5 Ways Chronic Illness Healed Me

By Rachel Tiemeyer

Today, I want to introduce you to Donna Harris, a podcaster and photographer out of the St. Louis area. She recently interviewed me in a podcast episode titled, From Disordered Eating to Enjoying Meals, where I share about the struggle I had with food and exercise in my 20s and how God brought me through that dark time in my life. I asked her to share a bit about her own struggle with Lyme Disease here on Thriving Home, because I know many of you or your loved ones also battle health problems. I appreciate Donna’s perspective on the journey of healing here, and I know you’ll love her podcast, too.
I got diagnosed with Lyme Disease after countless doctors denied my symptoms as being specific to one particular ailment. My symptoms were mainly neurological and it perplexed the doctors. I couldn’t think straight. I couldn’t do simple math.
I couldn’t remember the numbers I read on a digital clock, just seconds after I looked at it. I got lost driving home. I forgot the names of people I had known for decades. But not all my symptoms were in my head, (pun intended).
Lyme Disease can affect your entire body and no two people with Lyme will look exactly the same. 
When it came to my body ailments, I had migraines, joint/muscle pain, and fatigue that made it incredibly hard to get moving for the day. I couldn’t adequately take care of my children and I never trusted my body to be able to fulfill any task for the day, even taking a shower. The kicker? I didn’t ever LOOK sick. This made for a lonely road because the hard parts felt invisible to someone on the outside looking in.
I finally got treatment and walked the path to recovery. It’s been a few years since I’ve ended my treatment with Lyme. My life looks vastly different from those days spent in bed. I have had the great fortune to regain a whole lot of my life back and I’ve done a lot of learning.
Chronic illness is a blessing and curse. When your body feels broken and you don’t feel understood, you feel rejected and lonely. But these feelings became a connection point for me. They allowed me to see that while my personal struggle was Lyme Disease, for someone else, it might be infertility, cancer, grief of a death, a job loss, an addiction or just not ever fitting in with the rest of the world.​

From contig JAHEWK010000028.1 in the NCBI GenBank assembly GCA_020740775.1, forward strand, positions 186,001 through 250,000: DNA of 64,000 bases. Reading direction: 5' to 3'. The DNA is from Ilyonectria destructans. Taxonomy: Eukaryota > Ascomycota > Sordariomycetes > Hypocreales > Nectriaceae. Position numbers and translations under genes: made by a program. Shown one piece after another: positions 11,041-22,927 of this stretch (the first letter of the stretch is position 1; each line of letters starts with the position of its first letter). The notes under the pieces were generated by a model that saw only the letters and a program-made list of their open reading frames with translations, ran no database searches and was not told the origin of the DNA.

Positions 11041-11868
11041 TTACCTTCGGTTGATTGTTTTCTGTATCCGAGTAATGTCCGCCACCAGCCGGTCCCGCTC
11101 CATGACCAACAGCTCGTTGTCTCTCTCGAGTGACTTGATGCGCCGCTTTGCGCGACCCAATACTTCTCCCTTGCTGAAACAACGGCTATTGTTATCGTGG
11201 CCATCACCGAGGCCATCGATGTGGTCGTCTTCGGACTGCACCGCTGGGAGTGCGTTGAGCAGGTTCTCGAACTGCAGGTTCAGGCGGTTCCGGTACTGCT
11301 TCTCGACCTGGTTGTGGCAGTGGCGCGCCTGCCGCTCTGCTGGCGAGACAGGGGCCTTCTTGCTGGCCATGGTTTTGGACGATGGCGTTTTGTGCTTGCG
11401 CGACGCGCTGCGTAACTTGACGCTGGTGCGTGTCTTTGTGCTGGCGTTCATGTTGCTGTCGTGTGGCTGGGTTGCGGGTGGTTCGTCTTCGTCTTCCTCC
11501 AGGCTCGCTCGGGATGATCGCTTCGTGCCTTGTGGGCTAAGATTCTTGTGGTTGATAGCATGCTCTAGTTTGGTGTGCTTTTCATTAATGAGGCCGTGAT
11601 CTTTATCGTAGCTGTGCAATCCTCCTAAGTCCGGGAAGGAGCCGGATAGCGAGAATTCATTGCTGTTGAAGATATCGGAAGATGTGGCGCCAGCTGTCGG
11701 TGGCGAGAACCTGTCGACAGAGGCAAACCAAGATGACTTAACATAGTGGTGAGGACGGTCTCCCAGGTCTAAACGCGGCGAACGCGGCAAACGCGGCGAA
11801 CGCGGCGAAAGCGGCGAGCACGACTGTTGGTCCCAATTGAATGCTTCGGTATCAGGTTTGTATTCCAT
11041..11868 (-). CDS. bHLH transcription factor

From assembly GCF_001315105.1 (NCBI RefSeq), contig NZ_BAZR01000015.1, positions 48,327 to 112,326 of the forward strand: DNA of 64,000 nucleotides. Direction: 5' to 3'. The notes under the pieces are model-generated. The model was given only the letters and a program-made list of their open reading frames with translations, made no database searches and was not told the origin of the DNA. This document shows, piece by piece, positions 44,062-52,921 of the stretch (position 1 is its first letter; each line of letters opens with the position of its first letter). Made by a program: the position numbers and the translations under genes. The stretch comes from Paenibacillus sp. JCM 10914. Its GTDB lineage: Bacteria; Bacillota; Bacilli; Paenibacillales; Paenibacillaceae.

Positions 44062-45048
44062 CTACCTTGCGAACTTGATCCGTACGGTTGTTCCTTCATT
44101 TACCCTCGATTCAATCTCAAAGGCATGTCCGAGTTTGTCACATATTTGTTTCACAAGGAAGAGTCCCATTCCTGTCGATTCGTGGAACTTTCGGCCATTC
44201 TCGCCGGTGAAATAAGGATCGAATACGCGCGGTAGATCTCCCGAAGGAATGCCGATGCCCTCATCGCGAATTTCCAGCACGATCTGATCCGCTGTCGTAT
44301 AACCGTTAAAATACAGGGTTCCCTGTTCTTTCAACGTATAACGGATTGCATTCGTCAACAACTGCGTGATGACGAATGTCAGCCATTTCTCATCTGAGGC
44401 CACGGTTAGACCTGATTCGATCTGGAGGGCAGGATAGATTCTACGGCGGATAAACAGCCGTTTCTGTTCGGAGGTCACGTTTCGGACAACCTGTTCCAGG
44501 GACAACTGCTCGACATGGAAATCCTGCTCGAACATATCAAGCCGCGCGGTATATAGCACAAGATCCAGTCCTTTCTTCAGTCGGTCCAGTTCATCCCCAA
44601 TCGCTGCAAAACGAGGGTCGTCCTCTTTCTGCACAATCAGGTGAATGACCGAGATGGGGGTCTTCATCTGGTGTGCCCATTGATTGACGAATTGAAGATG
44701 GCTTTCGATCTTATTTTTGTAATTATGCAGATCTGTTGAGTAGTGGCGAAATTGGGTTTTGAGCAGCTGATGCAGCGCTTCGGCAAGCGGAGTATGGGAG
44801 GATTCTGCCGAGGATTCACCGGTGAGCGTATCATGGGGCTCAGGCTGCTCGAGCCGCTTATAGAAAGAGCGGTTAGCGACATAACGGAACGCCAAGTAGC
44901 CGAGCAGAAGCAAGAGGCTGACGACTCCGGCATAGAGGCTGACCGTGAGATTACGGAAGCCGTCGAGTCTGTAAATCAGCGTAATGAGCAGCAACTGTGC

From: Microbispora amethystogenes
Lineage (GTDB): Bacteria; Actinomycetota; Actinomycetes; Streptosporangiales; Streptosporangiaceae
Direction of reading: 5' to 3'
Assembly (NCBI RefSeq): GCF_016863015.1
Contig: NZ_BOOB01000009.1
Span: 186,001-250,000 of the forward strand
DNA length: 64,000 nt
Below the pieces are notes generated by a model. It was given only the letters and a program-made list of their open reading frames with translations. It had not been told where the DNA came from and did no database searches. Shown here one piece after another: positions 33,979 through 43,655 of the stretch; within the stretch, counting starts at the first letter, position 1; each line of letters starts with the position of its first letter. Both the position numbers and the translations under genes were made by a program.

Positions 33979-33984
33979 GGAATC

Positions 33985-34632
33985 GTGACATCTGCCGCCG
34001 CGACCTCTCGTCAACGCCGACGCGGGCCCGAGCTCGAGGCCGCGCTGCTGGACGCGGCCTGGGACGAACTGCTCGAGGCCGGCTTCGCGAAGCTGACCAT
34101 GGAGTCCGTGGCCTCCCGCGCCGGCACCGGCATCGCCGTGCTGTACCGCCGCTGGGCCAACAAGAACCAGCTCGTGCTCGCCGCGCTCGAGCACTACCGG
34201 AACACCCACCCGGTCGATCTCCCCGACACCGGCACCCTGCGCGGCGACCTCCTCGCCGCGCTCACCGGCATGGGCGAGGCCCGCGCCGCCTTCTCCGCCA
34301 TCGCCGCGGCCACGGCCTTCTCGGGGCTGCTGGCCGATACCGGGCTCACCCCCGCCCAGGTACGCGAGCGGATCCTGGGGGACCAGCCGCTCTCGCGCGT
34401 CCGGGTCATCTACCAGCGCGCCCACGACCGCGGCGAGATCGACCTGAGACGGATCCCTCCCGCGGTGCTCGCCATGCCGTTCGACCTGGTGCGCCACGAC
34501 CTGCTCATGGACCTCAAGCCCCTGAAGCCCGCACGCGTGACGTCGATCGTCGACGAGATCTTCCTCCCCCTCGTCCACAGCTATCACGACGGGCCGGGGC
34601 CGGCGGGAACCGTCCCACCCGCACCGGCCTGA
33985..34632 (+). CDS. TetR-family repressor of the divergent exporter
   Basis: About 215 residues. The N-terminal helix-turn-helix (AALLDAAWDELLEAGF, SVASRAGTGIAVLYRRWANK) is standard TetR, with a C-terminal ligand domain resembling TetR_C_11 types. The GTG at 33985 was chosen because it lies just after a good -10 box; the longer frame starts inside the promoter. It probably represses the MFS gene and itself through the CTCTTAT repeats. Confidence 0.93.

I hope to bring you encouragement no matter what difficult time you may be facing. Through my chronic illness and auto-immune issues, my life became so much more treasured because of my hardship …and yours can too. My life was forever changed in the best way because of something horrible. I believe you can also find healing in these 5 discoveries from my hardship.
Here are 5 Ways Chronic Illness Was the Best Thing to Ever Happen to Me:
  1. My Mindset Healed My Body – Even after years of treatment, life did not get better for me until I chose to have a positive mindset. Just like it was easy for the world to think I was ok on the outside when I was sickest, my body was being healed but my mindset was still holding me back from a fulfilling life. It’s positivity and choosing to see hope in the hardest moments that get you through. Remember, your situation or your circumstances may be out of your control, but YOU are the only one who can choose to be joyful in a time when others expect wallowing in despair.
  1. Small Goals are Big Wins for Healing  –  For the chronically ill, even taking a shower can be impossible. Maybe for you, that’s true right now. But having a goal, no matter how small, becomes your biggest win. Set your expectations low and your goals to become achievable. You can start making small steps toward wellness that will reap big rewards. Instead of setting the goal of showering, maybe choose to have the first step is to get out of bed. If getting out of bed is too big of an accomplishment, maybe the first goal is to sit up in bed. Creating multiple small “wins” will boost your confidence and show you that you are alive and active in today’s world.